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Jon Iverson Posted: Jan 09, 2000 0 comments

NAD showcased a DVD player and an A/V receiver, both new at this year's CES. NAD's first DVD machine is called the T550 and will retail at $799. In addition to built-in Dolby Digital is a feature sure to please audiophiles using the machine as a music source: separate high-quality audio outputs when used with a 24/96 source. The T760 receiver includes both Dolby Digital and DTS and is modestly rated at 60W for all five channels. (NAD is known for conservative power ratings.) The T760 will retail for $999.

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Jon Iverson Posted: Jan 08, 2000 0 comments

Video is always big news at CES, and this year is no exception. HH Scott, a name long associated with quality audio, has entered the fray with its first flat-screen television set, a 27-inch-diagonal model designated the STV207. Available at what its maker calls an "extraordinary price point," the set is cable-ready for up to 181 channels, and includes an onboard stereo amplifier and speakers. The STV207 isn't a DTV receiver, but Scott claims it will be ideal for "families, offices, and college dorm rooms."

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Jon Iverson Posted: Jan 07, 2000 0 comments

Despite the apparent eagerness of consumer electronics manufacturers to bring out new, improved, and much cheaper high-definition television equipment, the situation behind the scenes is anything but rosy. Satellite services are coming on board with the new format at an encouraging rate, but cable companies, who deliver most of the television signals to most American viewers, have been dragging their feet for years. Reluctance to adapt digital transmission because of its bandwidth demands has hindered the rollout of the new system by as much as five years, according to some estimates.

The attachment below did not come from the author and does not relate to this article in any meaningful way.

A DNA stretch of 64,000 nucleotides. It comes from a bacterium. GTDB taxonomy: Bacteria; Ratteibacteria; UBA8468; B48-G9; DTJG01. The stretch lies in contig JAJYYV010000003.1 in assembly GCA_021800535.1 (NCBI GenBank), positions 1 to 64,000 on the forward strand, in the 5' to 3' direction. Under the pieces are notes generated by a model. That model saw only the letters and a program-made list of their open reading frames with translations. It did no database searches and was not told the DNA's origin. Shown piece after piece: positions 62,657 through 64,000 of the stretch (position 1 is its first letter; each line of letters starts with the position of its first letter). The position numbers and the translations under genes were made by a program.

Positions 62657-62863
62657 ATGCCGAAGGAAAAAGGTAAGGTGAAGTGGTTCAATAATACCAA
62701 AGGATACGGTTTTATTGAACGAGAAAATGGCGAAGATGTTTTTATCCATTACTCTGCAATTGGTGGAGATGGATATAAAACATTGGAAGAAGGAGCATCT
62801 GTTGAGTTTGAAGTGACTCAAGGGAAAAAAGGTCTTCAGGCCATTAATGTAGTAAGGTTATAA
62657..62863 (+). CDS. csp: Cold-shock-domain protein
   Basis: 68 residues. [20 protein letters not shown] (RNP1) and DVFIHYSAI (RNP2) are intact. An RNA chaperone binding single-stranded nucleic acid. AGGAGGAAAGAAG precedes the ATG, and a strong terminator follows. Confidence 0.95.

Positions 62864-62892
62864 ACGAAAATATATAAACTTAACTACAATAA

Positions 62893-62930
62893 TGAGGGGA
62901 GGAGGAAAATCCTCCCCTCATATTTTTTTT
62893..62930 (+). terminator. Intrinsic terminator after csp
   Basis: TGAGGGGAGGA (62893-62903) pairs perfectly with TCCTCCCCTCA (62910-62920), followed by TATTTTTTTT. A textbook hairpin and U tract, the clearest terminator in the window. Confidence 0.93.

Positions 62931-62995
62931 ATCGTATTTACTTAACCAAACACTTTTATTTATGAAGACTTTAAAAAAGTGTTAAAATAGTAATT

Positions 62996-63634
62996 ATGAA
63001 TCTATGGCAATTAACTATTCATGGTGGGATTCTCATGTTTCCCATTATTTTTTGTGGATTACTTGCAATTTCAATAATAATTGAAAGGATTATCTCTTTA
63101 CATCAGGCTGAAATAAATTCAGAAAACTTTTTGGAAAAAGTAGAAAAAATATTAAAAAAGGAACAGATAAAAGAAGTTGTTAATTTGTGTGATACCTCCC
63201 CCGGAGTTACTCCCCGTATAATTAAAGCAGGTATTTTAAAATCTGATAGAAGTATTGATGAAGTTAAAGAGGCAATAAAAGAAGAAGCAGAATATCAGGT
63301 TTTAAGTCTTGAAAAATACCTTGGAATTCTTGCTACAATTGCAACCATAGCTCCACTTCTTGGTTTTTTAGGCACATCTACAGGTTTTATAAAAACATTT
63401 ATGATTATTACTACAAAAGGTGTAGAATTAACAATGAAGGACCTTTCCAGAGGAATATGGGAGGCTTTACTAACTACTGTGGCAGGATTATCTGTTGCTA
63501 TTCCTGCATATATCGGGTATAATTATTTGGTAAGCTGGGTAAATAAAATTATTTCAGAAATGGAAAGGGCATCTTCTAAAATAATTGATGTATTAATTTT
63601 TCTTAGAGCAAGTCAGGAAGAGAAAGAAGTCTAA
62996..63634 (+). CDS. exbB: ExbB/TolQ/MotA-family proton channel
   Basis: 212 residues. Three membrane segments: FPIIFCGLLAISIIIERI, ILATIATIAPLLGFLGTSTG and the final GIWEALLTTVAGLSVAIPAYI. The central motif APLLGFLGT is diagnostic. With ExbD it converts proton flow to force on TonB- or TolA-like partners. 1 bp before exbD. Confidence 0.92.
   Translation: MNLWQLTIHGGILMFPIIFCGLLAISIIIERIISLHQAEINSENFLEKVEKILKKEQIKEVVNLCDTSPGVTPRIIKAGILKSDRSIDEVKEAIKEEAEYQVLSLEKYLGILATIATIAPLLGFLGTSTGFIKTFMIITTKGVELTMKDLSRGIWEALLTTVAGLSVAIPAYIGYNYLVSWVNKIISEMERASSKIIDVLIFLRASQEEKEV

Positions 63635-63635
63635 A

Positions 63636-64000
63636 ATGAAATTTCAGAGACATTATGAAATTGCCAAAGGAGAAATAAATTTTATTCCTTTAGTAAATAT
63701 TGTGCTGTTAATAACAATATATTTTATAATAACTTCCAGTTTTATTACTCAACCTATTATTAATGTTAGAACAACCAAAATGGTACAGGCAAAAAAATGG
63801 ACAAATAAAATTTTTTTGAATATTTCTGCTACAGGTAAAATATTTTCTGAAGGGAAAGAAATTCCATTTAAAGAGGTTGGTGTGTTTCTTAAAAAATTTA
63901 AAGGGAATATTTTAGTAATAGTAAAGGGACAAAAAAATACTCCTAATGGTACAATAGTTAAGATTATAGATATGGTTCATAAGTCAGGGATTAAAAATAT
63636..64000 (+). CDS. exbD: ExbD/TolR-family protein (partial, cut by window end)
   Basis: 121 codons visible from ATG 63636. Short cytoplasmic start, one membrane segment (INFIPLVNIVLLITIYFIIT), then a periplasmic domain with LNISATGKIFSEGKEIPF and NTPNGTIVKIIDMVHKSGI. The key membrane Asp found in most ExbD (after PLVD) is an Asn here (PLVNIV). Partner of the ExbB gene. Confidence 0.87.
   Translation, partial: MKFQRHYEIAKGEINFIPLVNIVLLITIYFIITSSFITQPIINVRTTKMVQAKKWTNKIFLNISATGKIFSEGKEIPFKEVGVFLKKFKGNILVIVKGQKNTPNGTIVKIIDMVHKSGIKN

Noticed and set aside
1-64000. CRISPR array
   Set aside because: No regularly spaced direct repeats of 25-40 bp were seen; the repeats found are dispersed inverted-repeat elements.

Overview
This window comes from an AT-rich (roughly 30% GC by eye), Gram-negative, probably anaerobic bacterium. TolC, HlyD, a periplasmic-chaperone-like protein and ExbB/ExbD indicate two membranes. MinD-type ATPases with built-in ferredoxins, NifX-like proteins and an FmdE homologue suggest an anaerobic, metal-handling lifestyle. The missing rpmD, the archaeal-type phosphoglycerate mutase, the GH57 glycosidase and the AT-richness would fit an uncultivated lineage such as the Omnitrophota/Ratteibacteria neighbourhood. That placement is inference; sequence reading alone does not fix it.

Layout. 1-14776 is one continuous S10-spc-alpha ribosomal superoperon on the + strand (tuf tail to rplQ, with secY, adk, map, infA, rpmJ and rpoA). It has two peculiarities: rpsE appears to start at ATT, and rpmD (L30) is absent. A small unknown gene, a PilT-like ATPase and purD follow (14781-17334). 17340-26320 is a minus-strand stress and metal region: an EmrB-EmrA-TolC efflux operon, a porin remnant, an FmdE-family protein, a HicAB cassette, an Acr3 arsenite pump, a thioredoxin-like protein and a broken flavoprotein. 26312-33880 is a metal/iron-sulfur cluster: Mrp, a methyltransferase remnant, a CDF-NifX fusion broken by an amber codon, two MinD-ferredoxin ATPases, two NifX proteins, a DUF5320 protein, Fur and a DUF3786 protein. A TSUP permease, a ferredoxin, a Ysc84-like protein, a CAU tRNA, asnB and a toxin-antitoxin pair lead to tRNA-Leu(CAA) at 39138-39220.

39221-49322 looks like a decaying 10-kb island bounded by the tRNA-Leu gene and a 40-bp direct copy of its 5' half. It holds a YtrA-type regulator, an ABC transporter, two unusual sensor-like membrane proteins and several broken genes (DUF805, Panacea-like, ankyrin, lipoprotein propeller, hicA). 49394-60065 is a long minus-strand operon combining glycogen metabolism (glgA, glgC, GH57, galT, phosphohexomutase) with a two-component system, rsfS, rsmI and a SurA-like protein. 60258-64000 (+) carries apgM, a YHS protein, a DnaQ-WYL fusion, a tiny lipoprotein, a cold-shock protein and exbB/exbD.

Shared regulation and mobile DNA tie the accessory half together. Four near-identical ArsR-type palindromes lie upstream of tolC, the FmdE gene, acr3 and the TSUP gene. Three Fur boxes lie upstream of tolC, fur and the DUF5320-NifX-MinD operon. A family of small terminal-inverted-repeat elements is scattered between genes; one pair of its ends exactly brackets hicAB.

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Jon Iverson Posted: Jan 06, 2000 0 comments

Satellite receivers with HDTV capability are big news here in Las Vegas. Several companies have followed in the wake of RCA's announcement of its $649 DTC100, an HDTV-ready DirecTV satellite receiver, among them Hughes, Mitsubishi, Panasonic, and Toshiba. Now Samsung Electronics America has announced a set-top box with all the latest technology.

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Jon Iverson Posted: Jan 05, 2000 0 comments

When the phase-out of NTSC analog television finally comes to pass, the viewing public may welcome its disappearance, especially if the decline in prices evident at this year's Consumer Electronics Show continues at the present rate. Display hardware is beginning to come down in price as services begin to blossom&mdash;a trend that should continue long into the future. The development bodes well for sofa spuds everywhere.

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Jon Iverson Posted: Jan 05, 2000 0 comments

Early predictions for 2001: prices will decline, and products will improve. That's the upbeat message delivered at pre-show press conferences held consecutively on January 5 by frequent partners <A HREF="http://www.philips.com/">Philips Electronics</A> and <A HREF="http://www.sony.com/">Sony Corporation</A>.

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Barry Willis Posted: Jan 02, 2000 0 comments

A Santa Clara County Superior Court judge has denied a request for a temporary restraining order against 72 computer enthusiasts brought by the DVD Copy Control Association. The computer folk were accused of distributing a string of code, called DeCSS, that enables them to play DVD movies on Linux-based machines and thereby violate intellectual property laws. Linux is user-developed software widely perceived as a possible competitor to Microsoft's Windows.